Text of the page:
Companies engaging in trade or commerce frequently apply for credit. A supplier providing credit facilities for these companies (short term) will seek to secure payment of the credit provided. This is normally done through written agreements that set out terms and conditions of trade, and provide for a personal guarantee from a company director or other third party.
What happens if the company director or third party does not sign the personal guarantee section?
In a recent case the credit application consisted of 3 distinct sections –
The company’s managing director completed and signed the “Terms and Conditions” and the “Agreement” but he did not sign the Guarantee. The company was placed into liquidation and the supplier claimed the amount owed to the supplier from the director personally.
The director argued that he was not personally liable on the Guarantee as he had not signed it. Further, the execution clause included the words “SIGNED and sealed by/on behalf of the Customer”. Those words indicated a qualification to his signature, which was fortified when he inserted his position “Managing Director”. This, he argued, indicated a lack of intention to be personally bound.
In considering the director’s personal liability, the Court held that when a party signs a document that embodies all the terms of a contract, the signing party is taken to have agreed to those terms. The failure to sign the Guarantee did not assist the director as the “Terms and Conditions” included a clause to the effect that the person signing the “Terms and Conditions” accepted liability as principal debtor “jointly and severally with the incorporated body and in our own names”. By signing the “Terms and Conditions”, the director objectively expressed to the world that he accepted the obligation to pay on behalf of the company, and in his own name.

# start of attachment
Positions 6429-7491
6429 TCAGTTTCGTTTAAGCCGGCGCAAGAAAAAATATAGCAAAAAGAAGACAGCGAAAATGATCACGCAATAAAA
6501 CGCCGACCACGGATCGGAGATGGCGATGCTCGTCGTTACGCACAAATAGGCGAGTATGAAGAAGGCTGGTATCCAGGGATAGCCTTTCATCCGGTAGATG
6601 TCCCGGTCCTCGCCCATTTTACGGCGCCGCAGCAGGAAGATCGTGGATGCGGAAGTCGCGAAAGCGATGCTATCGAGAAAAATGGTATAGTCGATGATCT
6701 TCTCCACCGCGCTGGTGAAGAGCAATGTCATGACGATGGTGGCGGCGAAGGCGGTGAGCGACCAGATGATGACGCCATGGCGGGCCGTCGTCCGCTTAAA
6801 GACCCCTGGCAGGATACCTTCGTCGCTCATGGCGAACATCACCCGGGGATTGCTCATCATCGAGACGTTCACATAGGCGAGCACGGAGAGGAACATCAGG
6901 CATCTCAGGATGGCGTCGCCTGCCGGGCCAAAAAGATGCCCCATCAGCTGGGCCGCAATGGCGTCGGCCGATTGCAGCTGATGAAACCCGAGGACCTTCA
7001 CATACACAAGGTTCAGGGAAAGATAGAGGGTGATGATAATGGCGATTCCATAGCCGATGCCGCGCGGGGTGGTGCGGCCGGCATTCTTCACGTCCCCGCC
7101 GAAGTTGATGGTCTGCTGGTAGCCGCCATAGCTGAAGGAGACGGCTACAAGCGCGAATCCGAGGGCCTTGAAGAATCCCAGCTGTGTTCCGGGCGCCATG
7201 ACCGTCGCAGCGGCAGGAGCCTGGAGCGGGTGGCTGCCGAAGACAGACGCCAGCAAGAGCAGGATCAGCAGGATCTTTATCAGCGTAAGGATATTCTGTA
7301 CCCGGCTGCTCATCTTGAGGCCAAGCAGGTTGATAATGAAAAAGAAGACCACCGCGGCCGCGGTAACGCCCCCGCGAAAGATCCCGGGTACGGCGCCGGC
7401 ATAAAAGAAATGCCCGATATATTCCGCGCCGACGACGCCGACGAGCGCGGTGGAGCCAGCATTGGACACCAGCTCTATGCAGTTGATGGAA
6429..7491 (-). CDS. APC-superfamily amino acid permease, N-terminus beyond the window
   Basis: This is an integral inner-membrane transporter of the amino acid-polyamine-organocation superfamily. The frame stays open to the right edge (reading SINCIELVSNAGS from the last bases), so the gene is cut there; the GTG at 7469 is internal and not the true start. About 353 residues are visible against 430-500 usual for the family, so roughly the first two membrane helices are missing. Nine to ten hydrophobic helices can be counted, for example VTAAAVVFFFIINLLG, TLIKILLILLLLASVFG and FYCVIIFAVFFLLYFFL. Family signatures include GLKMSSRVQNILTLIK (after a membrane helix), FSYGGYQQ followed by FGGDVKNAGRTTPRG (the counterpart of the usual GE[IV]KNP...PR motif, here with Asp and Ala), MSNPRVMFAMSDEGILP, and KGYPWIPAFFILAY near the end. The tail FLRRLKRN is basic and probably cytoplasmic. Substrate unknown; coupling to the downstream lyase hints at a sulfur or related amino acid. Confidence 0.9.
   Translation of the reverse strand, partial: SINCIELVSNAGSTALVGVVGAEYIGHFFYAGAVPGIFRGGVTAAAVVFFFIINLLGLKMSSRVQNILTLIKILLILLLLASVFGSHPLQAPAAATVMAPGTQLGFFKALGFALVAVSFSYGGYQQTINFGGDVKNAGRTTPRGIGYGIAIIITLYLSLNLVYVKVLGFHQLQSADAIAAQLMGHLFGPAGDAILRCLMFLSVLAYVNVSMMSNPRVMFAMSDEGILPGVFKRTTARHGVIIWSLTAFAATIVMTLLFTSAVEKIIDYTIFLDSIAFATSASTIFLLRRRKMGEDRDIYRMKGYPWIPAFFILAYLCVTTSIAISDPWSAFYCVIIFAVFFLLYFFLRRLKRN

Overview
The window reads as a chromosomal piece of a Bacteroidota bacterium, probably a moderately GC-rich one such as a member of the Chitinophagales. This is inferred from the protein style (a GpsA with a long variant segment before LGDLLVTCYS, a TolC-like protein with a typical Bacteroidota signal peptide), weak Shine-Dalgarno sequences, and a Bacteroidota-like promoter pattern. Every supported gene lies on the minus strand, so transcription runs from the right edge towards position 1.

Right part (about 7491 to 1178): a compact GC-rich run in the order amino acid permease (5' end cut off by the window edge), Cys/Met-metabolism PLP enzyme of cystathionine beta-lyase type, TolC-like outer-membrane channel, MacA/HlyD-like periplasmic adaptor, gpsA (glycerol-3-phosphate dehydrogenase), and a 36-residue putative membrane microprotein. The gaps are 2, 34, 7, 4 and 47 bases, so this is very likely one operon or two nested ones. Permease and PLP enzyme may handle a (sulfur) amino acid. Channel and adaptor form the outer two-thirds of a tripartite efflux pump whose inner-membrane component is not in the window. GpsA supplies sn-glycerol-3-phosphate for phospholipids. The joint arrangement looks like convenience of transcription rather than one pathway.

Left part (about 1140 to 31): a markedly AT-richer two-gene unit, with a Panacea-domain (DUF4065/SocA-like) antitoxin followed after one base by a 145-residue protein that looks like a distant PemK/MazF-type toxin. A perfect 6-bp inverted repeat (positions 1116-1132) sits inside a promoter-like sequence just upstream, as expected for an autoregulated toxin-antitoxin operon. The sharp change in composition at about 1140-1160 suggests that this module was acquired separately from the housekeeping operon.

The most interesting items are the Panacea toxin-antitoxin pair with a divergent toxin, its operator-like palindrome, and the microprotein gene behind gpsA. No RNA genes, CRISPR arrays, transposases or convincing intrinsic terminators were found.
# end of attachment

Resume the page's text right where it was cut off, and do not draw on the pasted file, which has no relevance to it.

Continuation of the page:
The Court rejected an argument by the director that the Terms and Conditions were unjust and that he ought to be entitled to relief under the Contracts Review Act 1980 (NSW). The Court held that the Terms and Conditions were standard terms in a commonplace transaction, with which the director was familiar. There was no evidence of behaviour that the supplier was attempting to take advantage of the director.
The decision highlights the importance of carefully reading, and obtaining advice on the consequences, for anyone completing a credit application on behalf of a company. Sometimes the devil is in the detail. If you have any questions about signing credit applications on behalf of a company call us on 9440 1202.